Skip to content

Court of Appeal upholds $4.4 million award to Tbaytel

Superior Court and the Court of Appeal both upheld an arbitrator's decision in a case involving Tbaytel.
Tbaytel stock

THUNDER BAY — The Ontario Court of Appeal has dismissed an application to overturn an arbitrator's decision that awarded Tbaytel nearly $4.4 million.

The case dates back to 2016, when Tbaytel decided to update its systems by purchasing a new software package from a Toronto-based supplier for about $8.5 million.

Installation was to be completed by July 2018, but Tbaytel terminated the contract in March of that year, alleging various breaches.

An arbitrator subsequently ruled the contract had been breached, and that Tbaytel was entitled to recover $4.39 million.

The supplier then sought an order in Superior Court setting the arbitration award aside, and seeking leave to appeal.

In April 2021 a Superior Court judge rejected both requests, but the Court of Appeal agreed to review the case, and heard the matter earlier this year.

Its decision was released last week.

A key issue considered in the appeal was whether the arbitrator was right to resolve some of the issues in the case by way of a summary judgment.

In the  justice system, summary judgment is a procedural tool available in certain circumstances to expedite a decision without conducting a formal trial.

Tbaytel had proposed in arbitration that various admissions made by representatives of the supplier had established many material facts and eliminated the need for detailed expert evidence and the production of documents.

Counsel for the supplier raised a concern about the availability of a summary judgment motion, but made no objection to the fixing of a timetable for preparing and filing the necessary material.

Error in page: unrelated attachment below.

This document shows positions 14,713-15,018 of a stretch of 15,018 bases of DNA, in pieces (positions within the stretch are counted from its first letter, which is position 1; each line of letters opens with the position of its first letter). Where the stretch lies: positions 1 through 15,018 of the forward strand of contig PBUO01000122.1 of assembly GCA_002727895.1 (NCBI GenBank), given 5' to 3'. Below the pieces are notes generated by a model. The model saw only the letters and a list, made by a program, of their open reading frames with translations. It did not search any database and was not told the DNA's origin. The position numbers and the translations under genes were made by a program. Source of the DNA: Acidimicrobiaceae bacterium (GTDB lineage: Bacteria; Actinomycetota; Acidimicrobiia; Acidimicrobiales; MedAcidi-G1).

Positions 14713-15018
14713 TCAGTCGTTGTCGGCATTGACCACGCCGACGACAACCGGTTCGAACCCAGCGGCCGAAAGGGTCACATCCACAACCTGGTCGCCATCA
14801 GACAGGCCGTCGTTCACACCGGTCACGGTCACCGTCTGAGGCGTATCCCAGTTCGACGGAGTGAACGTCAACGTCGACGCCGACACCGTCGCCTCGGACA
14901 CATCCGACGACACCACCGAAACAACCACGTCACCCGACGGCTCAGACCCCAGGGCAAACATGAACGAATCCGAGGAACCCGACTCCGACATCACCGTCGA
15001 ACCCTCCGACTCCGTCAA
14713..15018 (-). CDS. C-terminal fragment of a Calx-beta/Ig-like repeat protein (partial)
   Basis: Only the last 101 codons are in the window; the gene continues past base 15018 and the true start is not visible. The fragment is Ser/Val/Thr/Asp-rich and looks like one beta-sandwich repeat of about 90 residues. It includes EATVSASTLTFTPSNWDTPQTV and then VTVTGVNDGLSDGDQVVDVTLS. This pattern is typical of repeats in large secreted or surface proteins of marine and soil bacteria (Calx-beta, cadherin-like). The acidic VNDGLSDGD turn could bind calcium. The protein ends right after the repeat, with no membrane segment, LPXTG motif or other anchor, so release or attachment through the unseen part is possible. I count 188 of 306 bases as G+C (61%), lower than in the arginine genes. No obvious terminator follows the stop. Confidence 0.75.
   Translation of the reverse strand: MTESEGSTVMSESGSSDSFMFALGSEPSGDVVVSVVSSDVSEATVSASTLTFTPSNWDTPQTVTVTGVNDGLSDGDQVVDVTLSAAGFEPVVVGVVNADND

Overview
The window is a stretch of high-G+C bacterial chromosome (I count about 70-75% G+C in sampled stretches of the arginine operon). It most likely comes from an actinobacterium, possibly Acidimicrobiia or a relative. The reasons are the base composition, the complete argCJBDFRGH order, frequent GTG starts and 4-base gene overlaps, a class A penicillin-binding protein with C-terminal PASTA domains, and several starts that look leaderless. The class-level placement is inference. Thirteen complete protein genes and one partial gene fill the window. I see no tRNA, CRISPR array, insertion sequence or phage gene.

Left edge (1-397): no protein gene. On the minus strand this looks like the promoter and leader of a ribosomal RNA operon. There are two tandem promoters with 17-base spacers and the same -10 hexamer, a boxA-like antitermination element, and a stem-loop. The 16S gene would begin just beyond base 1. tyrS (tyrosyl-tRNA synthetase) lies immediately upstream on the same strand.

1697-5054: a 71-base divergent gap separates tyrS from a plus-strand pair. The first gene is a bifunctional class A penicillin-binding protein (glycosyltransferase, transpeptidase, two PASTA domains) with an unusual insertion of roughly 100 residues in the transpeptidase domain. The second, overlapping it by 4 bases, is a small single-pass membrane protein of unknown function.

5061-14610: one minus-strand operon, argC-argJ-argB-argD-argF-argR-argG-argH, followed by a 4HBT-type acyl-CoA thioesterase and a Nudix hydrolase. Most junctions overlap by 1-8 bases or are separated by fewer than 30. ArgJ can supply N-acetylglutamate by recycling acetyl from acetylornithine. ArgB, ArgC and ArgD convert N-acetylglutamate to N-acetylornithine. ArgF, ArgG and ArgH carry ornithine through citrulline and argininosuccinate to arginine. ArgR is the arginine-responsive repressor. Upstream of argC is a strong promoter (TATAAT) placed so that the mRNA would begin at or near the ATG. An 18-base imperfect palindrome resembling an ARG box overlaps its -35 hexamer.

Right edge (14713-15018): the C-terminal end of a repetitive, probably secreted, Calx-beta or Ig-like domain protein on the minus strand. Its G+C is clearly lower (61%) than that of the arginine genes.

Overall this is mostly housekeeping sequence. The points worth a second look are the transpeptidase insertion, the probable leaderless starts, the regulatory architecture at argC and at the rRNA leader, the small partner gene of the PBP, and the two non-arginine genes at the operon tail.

In written submissions that followed, the company submitted that the arbitrator had no jurisdiction to consider a summary judgment motion without the consent of both parties.

He concluded, though, in a February 2020 decision that summary judgment on some Tbaytel claims should be granted, and that Tbaytel had the right to terminate the agreement and recover money it had paid as well as other related damages.

In Superior Court, the judge who heard the supplier's motion to set aside his order confirmed that the arbitrator had the right to impose a summary judgment, citing a section of the Arbitration Act which states that an arbitral tribunal may determine the procedure to be followed in the arbitration.

In the Court of Appeal, after a hearing in March of this year, the three-judge panel noted that the two parties had negotiated an arbitration agreement as part of the contract, and that their "fashioning of their own rules governing the conduct of the arbitration and their selection of a mutually agreeable arbitrator implies a very limited role for judicial oversight of the conduct or outcome of that arbitration."

They said the agreement gave the arbitrator broad powers, including "jurisdiction to consider and rule upon all motions."

The judges added that had the parties wanted to exclude the availability of a summary judgment procedure, they would have said so in the agreement. 

In addition to dismissing the appeal, the court awarded hearing costs of $30,000 to Tbaytel.

TBnewswatch asked TBaytel if it completed the software project with another supplier.

A spokesperson acknowledged the favourable outcome of the court case, but said "we cannot further comment on this outstanding matter."

Josef Finkel, a Toronto-based lawyer who's worked on a broad range of civil and commercial litigation matters, commented earlier this year on the significance of the original Superior Court ruling.

He said it confirms that parties to arbitration may enjoy the potential benefits of the summary judgment process (i.e. efficiency, cost-savings etc) without having to bring their matter before the courts, but subject to the language of the parties' arbitration agreement.

Gary Rinne

About the Author: Gary Rinne

Born and raised in Thunder Bay, Gary started part-time at Tbnewswatch in 2016 after retiring from the CBC
Read more


push icon
Be the first to read breaking stories. Enable push notifications on your device. Disable anytime.
No thanks